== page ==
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(C)opyright 2003 Vance Stevens
A description of the EVOnline 2002 sessions and where to find the materials
and selected presentations from the 2002 CALICO and TESOL Conferences
A presentation given at the MLI Tuesday, April 23, 2002
by Vance Stevens, MLI CALL Coordinator
What's this session about? From January thru March 2002, TESOL conducted a series of workshops covering various topics concerning technology and ESL. These immediately preceeded the CALICO and TESOL Conferences in Davis, California and Salt Lake City, Utah. This session introduces various repositories of documents for these sessions and guides participants through them.
1. The TESOL EV(Electronic Village)Online Sessions
|Group name||Yahoo web address|
Workshop for Beginners: Using existing activities and designing your
Moderator: JoAnn Miller firstname.lastname@example.org
No new subscriptions are being accepted; use web link at left
|Ways to Use Video in the Language Classroom||ELTvideoprimer
Moderators: email@example.com; Katchen@mx.nthu.edu.tw; firstname.lastname@example.org; email@example.com
To join: ELTvideoprimerfirstname.lastname@example.org
|Using the Internet in teaching ESL composition||Teaching_composition_on-line
Moderator: Jim Kohn email@example.com
To join: Teaching_composition_onfirstname.lastname@example.org
|CALL and the Human Spirit||Human_CALL
Moderator: Elizabeth Hanson-Smith email@example.com
To join: Human_CALLfirstname.lastname@example.org
|Managing NS-NNS teachers of English: Maintaining equality in the workplace||Managing_NS_NNS
Moderator: Aiden Yeh email@example.com
To join: Managing_NS_NNSfirstname.lastname@example.org
Action: Community formation online and its role in language
Moderator: Vance Stevens email@example.com
To join: firstname.lastname@example.org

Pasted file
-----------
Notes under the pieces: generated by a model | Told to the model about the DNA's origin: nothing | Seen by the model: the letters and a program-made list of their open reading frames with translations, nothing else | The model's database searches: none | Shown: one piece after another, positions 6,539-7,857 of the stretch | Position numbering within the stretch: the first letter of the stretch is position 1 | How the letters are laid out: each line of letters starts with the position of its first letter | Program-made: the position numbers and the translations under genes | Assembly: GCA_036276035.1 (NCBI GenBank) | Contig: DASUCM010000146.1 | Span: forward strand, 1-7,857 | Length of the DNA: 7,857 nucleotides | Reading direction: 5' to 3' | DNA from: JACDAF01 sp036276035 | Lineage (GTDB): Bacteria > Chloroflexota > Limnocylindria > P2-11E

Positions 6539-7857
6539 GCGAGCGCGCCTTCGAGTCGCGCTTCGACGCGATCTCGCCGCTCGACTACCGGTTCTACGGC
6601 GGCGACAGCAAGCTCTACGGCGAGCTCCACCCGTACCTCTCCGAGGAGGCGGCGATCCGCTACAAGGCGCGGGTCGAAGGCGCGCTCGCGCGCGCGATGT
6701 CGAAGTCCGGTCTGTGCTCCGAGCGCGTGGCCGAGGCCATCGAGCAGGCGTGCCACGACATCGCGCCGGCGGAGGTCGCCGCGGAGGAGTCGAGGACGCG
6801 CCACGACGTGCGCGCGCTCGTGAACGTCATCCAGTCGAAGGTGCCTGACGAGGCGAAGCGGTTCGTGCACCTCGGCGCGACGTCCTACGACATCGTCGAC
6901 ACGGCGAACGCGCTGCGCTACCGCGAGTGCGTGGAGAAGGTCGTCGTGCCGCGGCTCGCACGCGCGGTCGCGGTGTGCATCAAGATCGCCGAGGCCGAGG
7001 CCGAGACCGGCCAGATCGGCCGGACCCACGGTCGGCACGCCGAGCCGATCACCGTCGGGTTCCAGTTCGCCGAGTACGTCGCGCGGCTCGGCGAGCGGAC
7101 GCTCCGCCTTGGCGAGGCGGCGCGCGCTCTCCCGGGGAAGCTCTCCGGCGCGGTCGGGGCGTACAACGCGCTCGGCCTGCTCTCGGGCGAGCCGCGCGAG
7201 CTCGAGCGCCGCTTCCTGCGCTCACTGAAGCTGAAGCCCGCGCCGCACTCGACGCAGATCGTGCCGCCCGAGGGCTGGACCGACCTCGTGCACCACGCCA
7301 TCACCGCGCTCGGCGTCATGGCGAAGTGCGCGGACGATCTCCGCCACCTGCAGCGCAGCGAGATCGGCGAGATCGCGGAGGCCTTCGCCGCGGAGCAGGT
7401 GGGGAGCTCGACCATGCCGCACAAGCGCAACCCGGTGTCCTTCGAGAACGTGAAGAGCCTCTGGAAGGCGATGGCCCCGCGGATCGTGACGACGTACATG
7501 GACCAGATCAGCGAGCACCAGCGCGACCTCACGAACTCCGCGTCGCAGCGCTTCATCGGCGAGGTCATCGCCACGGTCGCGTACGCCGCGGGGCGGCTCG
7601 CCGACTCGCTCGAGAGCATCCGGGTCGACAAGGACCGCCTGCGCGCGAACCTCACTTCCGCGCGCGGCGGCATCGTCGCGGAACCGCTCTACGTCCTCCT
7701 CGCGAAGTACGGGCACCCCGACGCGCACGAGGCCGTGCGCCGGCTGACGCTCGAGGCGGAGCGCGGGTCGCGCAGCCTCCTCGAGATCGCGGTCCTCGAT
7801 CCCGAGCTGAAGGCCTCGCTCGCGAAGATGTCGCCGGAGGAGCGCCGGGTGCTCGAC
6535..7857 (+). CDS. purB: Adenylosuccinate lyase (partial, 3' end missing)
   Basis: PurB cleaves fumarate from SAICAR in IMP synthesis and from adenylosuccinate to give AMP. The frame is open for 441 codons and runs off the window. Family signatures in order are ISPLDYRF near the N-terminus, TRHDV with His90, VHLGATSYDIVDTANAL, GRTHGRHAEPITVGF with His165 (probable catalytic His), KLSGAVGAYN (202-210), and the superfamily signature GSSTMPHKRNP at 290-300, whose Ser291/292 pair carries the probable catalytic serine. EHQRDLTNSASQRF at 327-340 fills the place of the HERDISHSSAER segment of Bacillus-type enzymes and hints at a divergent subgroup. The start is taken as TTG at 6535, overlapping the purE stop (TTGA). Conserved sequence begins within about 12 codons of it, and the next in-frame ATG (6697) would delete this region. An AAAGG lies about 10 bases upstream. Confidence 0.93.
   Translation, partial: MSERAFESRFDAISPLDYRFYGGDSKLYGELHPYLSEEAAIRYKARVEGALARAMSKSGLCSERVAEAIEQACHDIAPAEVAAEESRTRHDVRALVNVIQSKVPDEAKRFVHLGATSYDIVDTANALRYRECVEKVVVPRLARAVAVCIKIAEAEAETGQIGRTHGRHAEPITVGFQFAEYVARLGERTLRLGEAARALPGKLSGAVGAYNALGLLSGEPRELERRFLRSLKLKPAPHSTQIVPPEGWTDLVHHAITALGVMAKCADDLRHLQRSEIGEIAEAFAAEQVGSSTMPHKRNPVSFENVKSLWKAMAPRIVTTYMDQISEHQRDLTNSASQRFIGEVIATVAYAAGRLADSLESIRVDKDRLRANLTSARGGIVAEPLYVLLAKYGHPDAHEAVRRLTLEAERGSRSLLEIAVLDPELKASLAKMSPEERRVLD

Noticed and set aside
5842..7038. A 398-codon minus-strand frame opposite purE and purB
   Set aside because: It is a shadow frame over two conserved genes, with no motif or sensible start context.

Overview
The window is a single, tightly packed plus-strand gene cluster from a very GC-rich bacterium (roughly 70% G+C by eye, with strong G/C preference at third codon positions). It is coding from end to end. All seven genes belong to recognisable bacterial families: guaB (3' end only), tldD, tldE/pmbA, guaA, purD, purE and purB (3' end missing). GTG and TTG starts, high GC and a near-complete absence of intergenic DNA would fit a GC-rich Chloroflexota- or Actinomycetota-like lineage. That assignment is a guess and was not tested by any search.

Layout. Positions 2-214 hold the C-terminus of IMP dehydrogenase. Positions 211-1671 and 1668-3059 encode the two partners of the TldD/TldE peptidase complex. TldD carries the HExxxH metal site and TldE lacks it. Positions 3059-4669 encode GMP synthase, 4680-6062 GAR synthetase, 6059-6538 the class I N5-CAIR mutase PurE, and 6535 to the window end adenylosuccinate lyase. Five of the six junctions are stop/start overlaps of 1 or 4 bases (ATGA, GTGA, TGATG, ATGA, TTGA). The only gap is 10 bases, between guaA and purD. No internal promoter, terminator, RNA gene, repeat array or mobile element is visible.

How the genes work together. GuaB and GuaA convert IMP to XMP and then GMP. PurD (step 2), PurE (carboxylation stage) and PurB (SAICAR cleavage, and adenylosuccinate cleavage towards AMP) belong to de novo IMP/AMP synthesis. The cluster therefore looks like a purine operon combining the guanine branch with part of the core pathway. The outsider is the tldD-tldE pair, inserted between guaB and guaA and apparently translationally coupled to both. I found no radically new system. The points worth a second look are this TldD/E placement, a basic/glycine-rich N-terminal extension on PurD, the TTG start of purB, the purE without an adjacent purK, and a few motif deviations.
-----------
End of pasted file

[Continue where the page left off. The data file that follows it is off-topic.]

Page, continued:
There are two ways to access these sites: the right way and the quick way
What's especially interesting at these sites?
Note: by 'especially interesting' I mean particularly warranting exploration, in the opinion of the presenter, by ESL and FL teachers at the MLI in Abu Dhabi, the intended audience for this presentation
An Internet Workshop for Beginners: Using existing activities and designing your own
This workshop covered various aspects of using Internet with language learners. Although geared toward beginners, the participants were rapidly guided to higher skill levels through a trial and feedback heuristic. The discussion for this workshop attested to the validity of the topics which maintained high interest level of the participants.
Topics getting high ratings include:
Ways to Use Video in the Language Classroom
The documents for this session amount to a handbook on rationale for and use of scenes from full length (and even full length) video in the classroom, and end with practical tips for shooting videos and using them in projects with students. The documents in the files folders at the website are helpfully given as both Word and HTML files, and sometimes even PowerPoint (for web access the HTML files are easiest to view, but the PowerPoints are effective if in presentation mode/mood).
Topics of particular interest:
Using the Internet in teaching ESL composition
This site was particularly interesting due to its emphasis on Markin. However, references to and even postings discussing Markin appear to have been removed from the website at this time. Even in two works explaining and linking to Markin, one by Tom Robb and another by Martin Holmes, the links providing access to Markin do not connect. There are still documents here pertaining to using the Internet in composition instruction.
About Markin, which is not easy to find ... here's info available April 2002
This just in from Martin Holmes, January 31, 2003
Markin is alive and well and living here:
It is, and always has been, entirely my own work. Roy Bowers, prior to his death, was doing some interesting experimentation with online marking which I mentioned here back in 1996: